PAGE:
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Pages 3 (753 words)
1. Judgment at Nuremberg is a powerful persuasive film by producer-director, Stanley Kramer, with Spencer Tracy playing the main protagonist of chief American judge, Dan Haywood. When four Nazi German Judges are put on trial for abetting holocaust during the Second World War, Haywood was at the helm to deliver the verdict.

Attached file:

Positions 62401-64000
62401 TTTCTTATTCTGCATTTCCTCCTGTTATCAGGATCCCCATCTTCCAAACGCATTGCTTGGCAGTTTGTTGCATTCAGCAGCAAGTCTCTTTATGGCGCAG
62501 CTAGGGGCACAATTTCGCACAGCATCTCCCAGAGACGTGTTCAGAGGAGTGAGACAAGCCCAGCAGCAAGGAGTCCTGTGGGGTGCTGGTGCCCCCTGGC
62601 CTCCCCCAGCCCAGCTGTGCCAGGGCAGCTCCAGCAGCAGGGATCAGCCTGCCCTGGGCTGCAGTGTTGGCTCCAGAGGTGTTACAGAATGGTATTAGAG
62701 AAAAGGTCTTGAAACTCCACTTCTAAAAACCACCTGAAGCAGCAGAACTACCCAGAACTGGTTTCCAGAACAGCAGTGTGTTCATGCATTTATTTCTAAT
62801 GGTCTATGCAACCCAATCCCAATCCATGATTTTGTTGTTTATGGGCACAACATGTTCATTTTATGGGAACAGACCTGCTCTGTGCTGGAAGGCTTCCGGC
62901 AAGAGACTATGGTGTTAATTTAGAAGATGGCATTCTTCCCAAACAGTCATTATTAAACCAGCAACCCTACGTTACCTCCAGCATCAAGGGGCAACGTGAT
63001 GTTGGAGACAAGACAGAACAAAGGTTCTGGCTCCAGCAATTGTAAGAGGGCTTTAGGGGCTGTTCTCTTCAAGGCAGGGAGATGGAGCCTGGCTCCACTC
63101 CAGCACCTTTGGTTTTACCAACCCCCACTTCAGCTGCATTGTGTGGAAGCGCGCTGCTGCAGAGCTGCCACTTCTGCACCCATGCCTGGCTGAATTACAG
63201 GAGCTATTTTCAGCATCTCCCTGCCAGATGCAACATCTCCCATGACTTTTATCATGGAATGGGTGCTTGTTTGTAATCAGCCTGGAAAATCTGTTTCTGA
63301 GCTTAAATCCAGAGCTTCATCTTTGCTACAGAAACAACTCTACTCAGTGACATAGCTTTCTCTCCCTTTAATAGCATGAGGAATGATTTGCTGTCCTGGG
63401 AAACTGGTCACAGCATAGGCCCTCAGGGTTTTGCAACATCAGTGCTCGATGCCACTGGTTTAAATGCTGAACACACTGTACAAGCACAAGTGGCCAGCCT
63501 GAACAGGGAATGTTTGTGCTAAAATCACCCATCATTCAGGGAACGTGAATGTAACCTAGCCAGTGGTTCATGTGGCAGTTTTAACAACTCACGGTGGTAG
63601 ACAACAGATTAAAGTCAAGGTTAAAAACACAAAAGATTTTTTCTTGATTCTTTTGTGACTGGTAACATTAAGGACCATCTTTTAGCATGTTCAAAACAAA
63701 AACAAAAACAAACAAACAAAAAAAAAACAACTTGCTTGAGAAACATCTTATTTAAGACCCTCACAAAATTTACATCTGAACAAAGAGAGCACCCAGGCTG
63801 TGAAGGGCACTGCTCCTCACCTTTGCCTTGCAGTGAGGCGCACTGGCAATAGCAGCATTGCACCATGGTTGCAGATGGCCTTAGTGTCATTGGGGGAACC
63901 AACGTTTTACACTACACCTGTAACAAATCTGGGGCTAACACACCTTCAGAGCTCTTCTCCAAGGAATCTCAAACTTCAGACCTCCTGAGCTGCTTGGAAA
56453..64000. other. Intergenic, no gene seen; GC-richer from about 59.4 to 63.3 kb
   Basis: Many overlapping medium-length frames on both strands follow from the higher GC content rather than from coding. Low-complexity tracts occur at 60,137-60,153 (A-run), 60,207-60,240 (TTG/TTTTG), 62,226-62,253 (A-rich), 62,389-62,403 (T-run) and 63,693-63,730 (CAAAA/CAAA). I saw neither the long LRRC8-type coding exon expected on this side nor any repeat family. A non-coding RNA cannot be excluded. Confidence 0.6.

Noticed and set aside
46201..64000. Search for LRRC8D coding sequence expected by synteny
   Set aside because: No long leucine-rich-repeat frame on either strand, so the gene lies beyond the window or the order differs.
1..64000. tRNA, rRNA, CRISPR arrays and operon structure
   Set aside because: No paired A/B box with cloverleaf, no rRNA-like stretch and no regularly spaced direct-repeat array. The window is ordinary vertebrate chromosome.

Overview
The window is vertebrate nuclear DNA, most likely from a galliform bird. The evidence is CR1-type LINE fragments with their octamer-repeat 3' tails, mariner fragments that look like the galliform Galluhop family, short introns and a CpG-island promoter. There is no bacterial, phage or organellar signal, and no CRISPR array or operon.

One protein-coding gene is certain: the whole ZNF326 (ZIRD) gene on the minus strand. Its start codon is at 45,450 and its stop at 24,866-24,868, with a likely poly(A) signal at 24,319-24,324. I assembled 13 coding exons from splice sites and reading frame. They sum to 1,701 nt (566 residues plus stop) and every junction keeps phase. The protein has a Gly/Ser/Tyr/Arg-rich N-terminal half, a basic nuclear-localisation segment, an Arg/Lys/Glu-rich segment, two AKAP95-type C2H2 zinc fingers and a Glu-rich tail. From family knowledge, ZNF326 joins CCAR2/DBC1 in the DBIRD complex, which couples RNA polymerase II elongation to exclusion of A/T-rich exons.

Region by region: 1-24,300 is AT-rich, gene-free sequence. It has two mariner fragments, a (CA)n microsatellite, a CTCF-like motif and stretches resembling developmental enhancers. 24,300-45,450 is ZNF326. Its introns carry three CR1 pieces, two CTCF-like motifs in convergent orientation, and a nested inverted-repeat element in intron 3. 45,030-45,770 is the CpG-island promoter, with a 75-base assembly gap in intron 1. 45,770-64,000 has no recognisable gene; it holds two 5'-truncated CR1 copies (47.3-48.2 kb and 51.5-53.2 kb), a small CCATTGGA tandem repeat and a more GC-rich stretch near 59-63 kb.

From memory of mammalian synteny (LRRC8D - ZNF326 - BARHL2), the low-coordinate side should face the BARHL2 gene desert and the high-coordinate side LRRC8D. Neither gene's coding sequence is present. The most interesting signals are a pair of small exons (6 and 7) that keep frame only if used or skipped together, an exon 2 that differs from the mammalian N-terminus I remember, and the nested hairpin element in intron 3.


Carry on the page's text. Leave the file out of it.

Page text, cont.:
Due to this positive background, Tracy’s character has some dilemmas regarding Janning’s role in Holocaust. However, removing those mental dilemmas, and with only a minor conflict between what he feels “is lawful" and "is ethical", he convicts all the judges including Janning. Against Janning, he had strong evidences overriding any dilemmas. That is, despite his favorable credentials, in the Feldenstein case, Janning convicted Feldenstein although he is perceived as an innocent and importantly ordered imprisonment of many innocent Jews concentration camps and thereby facilitated their deaths in. 2. It is clear that although Janning had a creditable background, he has committed or facilitated crimes against the humanity, and thus has to be punished. This is line with the ethical principle of distributive justice as this principle mainly focuses on what is good and ethical to the whole society, instead of catering to individual interests. The argument put in favor of Janning was that, should he be accountable for the deaths in the concentration camp, although he just signed an order for imprisonment. ...
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